And so the reality is that as few as two or three companies control just an enormous percentage of the meat that we’re eating.

Stacy Mitchell: So what does that mean to take chicken for example. How does that actually play out for people who grow chickens?
Leah Douglas: Sure. So this is something that yeah, I think it’s important to explain sort of the whole impact of this consolidation on the supply chain because on it’s face it’s hard to understand why this would be an issue per se. And so I think it’s important for consumers to sort of get a sense for what consolidation actually means is happening to everyone that’s in the supply chain. Poultry is a particularly interesting example because the poultry industry is structured mostly on contract production. And by mostly I mean overwhelmingly over 95% contract production. Which means that farmers are contracted to the poultry company. And the poultry company owns all of the inputs and the chickens that the farmers are growing. So the farmer’s role has basically become to sort of babysit the chickens for the six weeks that they’re being grown in the chicken house.

And then the company, the same company owns the distribution that comes and picks up the chickens, brings it to their company owned slaughterhouse and controls their own packaging. And often even transportation to the retail store. So that consolidation is not just that they control 50% of any one of those operations. But it’s the entire supply chain has become vertically integrated. And the role of the farmer has become diminished and along with that, the power of the farmer has also become diminished where farmers are now in most of these sectors price takers rather than price makers. And are really subject to the whims of their corporate buyers.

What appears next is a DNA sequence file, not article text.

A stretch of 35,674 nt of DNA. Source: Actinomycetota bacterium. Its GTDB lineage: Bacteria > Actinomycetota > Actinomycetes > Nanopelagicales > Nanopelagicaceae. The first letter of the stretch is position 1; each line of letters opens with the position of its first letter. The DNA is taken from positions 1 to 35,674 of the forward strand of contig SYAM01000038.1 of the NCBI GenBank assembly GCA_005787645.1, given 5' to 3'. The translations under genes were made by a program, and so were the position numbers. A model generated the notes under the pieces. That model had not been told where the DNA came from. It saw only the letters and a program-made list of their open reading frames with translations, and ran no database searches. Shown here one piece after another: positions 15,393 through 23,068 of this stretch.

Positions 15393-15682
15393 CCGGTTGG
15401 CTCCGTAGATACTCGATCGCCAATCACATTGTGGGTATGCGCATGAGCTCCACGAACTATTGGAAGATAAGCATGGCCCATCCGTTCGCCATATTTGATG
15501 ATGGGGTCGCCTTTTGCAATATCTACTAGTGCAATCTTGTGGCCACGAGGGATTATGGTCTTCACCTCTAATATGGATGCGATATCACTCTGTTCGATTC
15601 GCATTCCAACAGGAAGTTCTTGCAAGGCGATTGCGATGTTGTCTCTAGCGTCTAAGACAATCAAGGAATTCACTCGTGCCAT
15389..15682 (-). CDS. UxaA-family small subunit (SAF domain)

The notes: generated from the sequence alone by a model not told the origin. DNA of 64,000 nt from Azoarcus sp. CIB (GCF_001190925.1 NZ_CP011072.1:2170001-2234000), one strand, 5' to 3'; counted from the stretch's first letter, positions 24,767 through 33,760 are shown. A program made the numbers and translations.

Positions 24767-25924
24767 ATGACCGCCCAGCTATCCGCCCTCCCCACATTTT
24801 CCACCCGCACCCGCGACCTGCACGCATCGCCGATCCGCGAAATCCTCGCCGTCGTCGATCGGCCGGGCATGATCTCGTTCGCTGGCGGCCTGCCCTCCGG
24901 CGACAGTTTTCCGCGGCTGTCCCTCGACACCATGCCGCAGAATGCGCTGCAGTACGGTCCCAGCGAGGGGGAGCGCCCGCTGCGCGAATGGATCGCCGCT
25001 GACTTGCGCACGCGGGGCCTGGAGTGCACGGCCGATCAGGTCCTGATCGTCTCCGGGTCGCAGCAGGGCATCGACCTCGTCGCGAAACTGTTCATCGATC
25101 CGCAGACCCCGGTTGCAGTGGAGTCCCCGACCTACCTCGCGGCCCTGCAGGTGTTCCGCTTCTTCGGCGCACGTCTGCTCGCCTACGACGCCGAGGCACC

Stacy Mitchell: It doesn’t even really seem like in that situation that you describe with chicken farmers. And I read some stats about how many chicken farmers are living in poverty. It doesn’t sound like they’re independent farmers at all. It’s more like they’re employees, but maybe even without the protection of employment with these companies. If essentially you’re being told what to grow and getting your chickens from this big company and they’re setting all of the terms and parameters for what you do, that’s not really like being an independent operator. And it’s not a market. It’s some sort of surf kind of relationship.